Designing for the Employee Experience
Get ready for it. The future of work is all about the Employee Experience.
In the war for talent, the power balance has shifted from employers to employees, who have more options than ever when it comes to their careers.
Companies serious about being a magnet for high caliber talent are paying attention and the result is a focus on the Employee Experience. If you aren’t familiar with this term, you will be, as more and more companies like GE hire Chief Employee Experience Culture Officers. It is commonly defined as the sum of an employee’s experiences within three realms: culture, technological environment and physical space – three things that exist in every organization, regardless of size or industry.
Physical space is the most visible and easily recognized piece of the Employee Experience, and an important consideration on the recruiting and retention front. So, what are some things to consider when investing in your physical space to enhance the Employee Experience?
- The consumerization of HR. Companies invest in highly designed consumer-facing spaces to meet their demands for experiences that are personal and memorable. Employees carry those same expectations through the front door of their places of employment. They want space that reflects how they see themselves and their tastes in an environment that feels unique.
- Blurring of personal and professional. Generation X and Millennials see their work and personal lives as closely intertwined. As the artificial boundaries of these two realms of life fall away, many employees want a professional space that looks increasingly like the personal spaces where they chose to spend their time.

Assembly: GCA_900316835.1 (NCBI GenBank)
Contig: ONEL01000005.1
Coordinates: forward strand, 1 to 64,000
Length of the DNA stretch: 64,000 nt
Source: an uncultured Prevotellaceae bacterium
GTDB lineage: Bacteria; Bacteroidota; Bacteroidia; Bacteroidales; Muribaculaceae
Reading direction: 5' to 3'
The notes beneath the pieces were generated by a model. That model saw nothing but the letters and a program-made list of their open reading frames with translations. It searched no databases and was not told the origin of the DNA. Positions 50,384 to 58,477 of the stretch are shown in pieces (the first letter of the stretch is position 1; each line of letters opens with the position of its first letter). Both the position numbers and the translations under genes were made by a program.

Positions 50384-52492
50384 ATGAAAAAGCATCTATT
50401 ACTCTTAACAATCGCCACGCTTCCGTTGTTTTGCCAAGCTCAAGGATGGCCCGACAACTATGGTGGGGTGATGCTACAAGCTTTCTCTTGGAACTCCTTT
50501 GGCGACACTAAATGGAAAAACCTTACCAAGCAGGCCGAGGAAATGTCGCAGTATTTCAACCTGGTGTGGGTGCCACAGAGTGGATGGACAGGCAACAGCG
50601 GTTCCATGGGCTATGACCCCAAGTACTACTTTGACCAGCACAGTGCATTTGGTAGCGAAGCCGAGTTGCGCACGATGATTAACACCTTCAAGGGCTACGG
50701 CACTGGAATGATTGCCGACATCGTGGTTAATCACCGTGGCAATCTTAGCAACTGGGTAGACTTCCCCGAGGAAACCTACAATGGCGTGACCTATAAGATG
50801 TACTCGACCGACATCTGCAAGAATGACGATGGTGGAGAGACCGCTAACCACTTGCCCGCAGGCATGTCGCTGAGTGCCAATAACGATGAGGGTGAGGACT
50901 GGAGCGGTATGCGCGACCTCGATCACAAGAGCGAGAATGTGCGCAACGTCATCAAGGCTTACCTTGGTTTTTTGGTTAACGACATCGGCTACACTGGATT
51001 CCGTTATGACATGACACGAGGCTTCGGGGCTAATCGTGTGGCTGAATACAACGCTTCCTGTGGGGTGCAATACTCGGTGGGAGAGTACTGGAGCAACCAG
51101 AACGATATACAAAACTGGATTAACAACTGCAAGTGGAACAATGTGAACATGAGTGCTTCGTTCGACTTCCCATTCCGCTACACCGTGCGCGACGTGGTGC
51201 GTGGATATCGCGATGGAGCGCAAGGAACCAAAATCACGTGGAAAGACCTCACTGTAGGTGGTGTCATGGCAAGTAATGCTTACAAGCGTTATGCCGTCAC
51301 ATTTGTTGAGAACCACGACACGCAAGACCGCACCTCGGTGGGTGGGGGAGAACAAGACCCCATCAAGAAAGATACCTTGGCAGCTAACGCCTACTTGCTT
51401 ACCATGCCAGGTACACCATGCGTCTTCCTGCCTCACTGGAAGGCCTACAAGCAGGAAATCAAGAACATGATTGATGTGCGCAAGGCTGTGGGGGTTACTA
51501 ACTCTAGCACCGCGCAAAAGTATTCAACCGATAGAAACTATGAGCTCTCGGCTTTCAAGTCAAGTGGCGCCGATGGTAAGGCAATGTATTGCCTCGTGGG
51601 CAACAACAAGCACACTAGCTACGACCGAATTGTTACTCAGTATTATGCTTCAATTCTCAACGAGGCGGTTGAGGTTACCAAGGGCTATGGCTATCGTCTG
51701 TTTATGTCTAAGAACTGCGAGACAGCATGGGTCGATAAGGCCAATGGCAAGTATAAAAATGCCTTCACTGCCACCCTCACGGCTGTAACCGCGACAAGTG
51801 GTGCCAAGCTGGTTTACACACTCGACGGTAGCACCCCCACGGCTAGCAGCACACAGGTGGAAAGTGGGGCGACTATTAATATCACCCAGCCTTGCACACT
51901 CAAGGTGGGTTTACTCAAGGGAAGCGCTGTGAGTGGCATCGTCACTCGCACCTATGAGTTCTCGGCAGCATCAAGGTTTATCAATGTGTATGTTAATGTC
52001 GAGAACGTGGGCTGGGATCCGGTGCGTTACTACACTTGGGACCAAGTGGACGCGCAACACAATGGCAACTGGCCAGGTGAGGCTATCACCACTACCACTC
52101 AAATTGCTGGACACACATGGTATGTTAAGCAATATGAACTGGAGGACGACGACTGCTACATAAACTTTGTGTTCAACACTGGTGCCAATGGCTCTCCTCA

- Happiness as a design consideration. Organizations are foregoing the sterile strategies of Employee Engagement in favor of spurring employee happiness. Happiness is a somewhat vague proxy for a series of constructs that we might be able to debate. What is becoming increasingly harder to debate is the connection between performance and happiness, as extoled by author and Harvard Professor, Shawn Achor in his TED Talk, The Secret To Better Work. Here are some things that we do know contribute to happiness and that can be designed into the physical space:
- Control – The ability to choose where and how work gets done within the space
- Well-Being - cues and prompts that mitigate stress and encourage healthy habits
- Connection – an opportunity to build relationships and networks of support with others
- Belonging – a sense of shared identity and shared values or mission
Great space can be created from scratch or reconfigured from existing environments to trigger these feelings and ultimately be a powerful, visible tool in your talent arsenal. We’ll explore these ideas and research further in future blog posts. Contact us if you are interested in learning more about these insights or how to bring these ideas to life in your organization sooner.